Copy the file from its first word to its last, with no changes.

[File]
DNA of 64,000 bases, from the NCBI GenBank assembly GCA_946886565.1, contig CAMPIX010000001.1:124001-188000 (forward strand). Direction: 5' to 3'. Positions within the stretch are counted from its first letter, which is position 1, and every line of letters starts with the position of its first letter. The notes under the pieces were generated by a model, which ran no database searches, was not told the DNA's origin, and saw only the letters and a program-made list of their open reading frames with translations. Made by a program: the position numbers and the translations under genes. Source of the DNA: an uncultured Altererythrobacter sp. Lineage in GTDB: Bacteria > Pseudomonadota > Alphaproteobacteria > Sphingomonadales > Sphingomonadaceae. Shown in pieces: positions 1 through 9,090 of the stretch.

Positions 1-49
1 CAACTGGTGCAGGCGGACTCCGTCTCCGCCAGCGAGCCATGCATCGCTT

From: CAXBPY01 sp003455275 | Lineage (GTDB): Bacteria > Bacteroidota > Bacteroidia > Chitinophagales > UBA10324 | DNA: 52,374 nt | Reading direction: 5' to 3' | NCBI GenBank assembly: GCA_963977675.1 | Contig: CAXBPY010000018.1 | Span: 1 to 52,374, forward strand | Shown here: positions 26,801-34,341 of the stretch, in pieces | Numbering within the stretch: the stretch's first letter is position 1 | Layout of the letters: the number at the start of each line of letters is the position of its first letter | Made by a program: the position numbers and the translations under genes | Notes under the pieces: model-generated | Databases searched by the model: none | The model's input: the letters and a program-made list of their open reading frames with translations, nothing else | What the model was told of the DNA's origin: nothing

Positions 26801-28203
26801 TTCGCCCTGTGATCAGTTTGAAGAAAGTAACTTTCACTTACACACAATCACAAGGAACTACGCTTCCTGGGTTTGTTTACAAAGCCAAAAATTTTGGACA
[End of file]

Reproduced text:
DNA of 64,000 bases, from the NCBI GenBank assembly GCA_946886565.1, contig CAMPIX010000001.1:124001-188000 (forward strand). Direction: 5' to 3'. Positions within the stretch are counted from its first letter, which is position 1, and every line of letters starts with the position of its first letter. The notes under the pieces were generated by a model, which ran no database searches, was not told the DNA's origin, and saw only the letters and a program-made list of their open reading frames with translations. Made by a program: the position numbers and the translations under genes. Source of the DNA: an uncultured Altererythrobacter sp. Lineage in GTDB: Bacteria > Pseudomonadota > Alphaproteobacteria > Sphingomonadales > Sphingomonadaceae. Shown in pieces: positions 1 through 9,090 of the stretch.

Positions 1-49
1 CAACTGGTGCAGGCGGACTCCGTCTCCGCCAGCGAGCCATGCATCGCTT

From: CAXBPY01 sp003455275 | Lineage (GTDB): Bacteria > Bacteroidota > Bacteroidia > Chitinophagales > UBA10324 | DNA: 52,374 nt | Reading direction: 5' to 3' | NCBI GenBank assembly: GCA_963977675.1 | Contig: CAXBPY010000018.1 | Span: 1 to 52,374, forward strand | Shown here: positions 26,801-34,341 of the stretch, in pieces | Numbering within the stretch: the stretch's first letter is position 1 | Layout of the letters: the number at the start of each line of letters is the position of its first letter | Made by a program: the position numbers and the translations under genes | Notes under the pieces: model-generated | Databases searched by the model: none | The model's input: the letters and a program-made list of their open reading frames with translations, nothing else | What the model was told of the DNA's origin: nothing

Positions 26801-28203
26801 TTCGCCCTGTGATCAGTTTGAAGAAAGTAACTTTCACTTACACACAATCACAAGGAACTACGCTTCCTGGGTTTGTTTACAAAGCCAAAAATTTTGGACA